The Chromium project has observed that around 70% of serious security bugs in Google Chrome are memory safety problems. Nearly half of this 70% security bugs are use-after-free vulnerabilities that arise from incorrect management of memory pointers and make Chrome’s inner components vulnerable.
This conclusion was arrived after analyzing 912 security bugs that were fixed in the stable Chrome version in 2015. Google engineers analyzed the bugs that were rated “high” or “critical” in severity.
This isn’t the first time when memory safety issues have surfaced as a security concern in popular services. Back in February 2019, Microsoft engineers also quoted that nearly 70% of all security updates for Microsoft products (in the last 12 years) were related to memory safety vulnerabilities.
Why is memory safety still a huge problem?
Google and Microsoft have been dealing with memory safety issues as they have C and C++ in their popular software such as Windows 10 and Chrome. But both C and C++ programming languages have been labeled as “unsafe languages” that give birth to memory management problems.
These two languages were created years ago when security issues were not a major concern. Hence, the creators of these languages did not take memory safety problems into account while creating it.
Both C and C++ languages give full control to developers on how they would like to manage the memory pointers (addresses) in the code. However, no error or warnings is raised in these languages to prevent developers from making errors in basic memory management.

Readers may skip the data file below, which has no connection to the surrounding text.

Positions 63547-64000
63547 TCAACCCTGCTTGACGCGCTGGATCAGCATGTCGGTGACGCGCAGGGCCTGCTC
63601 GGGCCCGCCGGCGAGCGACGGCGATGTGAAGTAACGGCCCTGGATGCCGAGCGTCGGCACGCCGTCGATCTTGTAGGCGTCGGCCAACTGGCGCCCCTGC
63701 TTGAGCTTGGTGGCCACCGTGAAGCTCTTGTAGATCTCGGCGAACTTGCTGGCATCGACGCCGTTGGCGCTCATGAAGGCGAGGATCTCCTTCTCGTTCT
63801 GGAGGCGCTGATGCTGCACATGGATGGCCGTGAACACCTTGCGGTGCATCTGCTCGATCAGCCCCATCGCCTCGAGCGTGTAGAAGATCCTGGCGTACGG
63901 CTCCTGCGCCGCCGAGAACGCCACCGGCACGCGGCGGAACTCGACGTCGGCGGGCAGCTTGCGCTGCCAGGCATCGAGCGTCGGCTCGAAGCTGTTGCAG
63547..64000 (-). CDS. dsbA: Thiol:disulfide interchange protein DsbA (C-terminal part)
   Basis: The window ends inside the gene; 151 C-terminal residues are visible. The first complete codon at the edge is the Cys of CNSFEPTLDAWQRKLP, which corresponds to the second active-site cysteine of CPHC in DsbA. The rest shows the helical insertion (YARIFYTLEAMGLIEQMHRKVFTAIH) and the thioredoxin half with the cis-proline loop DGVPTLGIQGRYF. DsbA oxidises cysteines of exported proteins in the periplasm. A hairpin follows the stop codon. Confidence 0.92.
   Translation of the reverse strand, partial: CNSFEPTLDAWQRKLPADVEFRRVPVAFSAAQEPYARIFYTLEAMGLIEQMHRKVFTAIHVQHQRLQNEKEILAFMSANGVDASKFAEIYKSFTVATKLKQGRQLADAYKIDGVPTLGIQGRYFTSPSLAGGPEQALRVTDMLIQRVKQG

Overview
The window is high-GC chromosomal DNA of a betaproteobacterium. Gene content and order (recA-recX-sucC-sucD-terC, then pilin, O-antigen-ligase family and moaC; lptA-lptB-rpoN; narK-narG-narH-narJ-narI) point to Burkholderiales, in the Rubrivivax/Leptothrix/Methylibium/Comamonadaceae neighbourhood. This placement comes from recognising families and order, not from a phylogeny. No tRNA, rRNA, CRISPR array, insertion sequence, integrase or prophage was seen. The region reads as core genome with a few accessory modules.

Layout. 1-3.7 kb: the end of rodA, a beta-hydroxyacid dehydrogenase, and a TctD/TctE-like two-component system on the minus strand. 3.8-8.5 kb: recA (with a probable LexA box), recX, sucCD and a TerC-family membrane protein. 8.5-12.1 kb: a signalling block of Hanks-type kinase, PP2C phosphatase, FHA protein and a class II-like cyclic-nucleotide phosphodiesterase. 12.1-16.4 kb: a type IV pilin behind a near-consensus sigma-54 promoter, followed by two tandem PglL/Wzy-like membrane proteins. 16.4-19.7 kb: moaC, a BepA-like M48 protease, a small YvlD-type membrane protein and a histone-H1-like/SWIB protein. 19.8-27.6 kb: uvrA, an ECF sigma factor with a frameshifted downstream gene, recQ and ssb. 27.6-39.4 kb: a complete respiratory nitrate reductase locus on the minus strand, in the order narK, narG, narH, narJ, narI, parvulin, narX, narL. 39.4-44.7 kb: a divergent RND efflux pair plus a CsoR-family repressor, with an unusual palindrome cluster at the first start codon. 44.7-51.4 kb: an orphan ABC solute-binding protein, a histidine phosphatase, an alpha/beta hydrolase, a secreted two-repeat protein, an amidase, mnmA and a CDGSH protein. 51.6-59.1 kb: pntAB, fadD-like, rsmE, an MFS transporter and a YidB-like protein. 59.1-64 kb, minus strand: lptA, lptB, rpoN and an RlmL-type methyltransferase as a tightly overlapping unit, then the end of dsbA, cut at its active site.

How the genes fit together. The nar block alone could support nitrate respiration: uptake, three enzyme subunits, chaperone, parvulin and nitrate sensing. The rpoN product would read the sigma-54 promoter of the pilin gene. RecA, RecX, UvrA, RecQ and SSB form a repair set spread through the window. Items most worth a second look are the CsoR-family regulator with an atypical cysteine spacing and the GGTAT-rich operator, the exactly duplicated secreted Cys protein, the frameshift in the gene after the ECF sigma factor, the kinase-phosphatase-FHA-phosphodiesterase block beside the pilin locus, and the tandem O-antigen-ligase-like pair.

Find your dream job
This results in memory management vulnerabilities in applications. Some of the common vulnerabilities are buffer overflow, wild pointers, use-after-free, race conditions, double free, etc.
Such vulnerabilities are often exploited by hackers to plant malicious codes inside a device’s memory. Once the victim executes such booby-trapped codes via browser, OS, or servers, they unknowingly fall prey to a cyber-attack.
Software engineering has made advancement in recent times with programmers getting better at resolving security flaws and placing failsafe methods in place. However, no such breakthrough has been observed for memory management vulnerabilities.
How Google aims to address memory bugs in Chrome?
Google says the next major plan at Chromium Project is to prevent such bugs at the source. To solve the problem of memory management bugs Google Chrome engineers will now follow “The Rule of 2.”
This rule states that whenever a new Chrome feature is coded, it must not satisfy more than two of the following conditions where the code:
- has untrustworthy inputs
- runs without sandboxing
- is written in an unsafe programming language (like C/C++)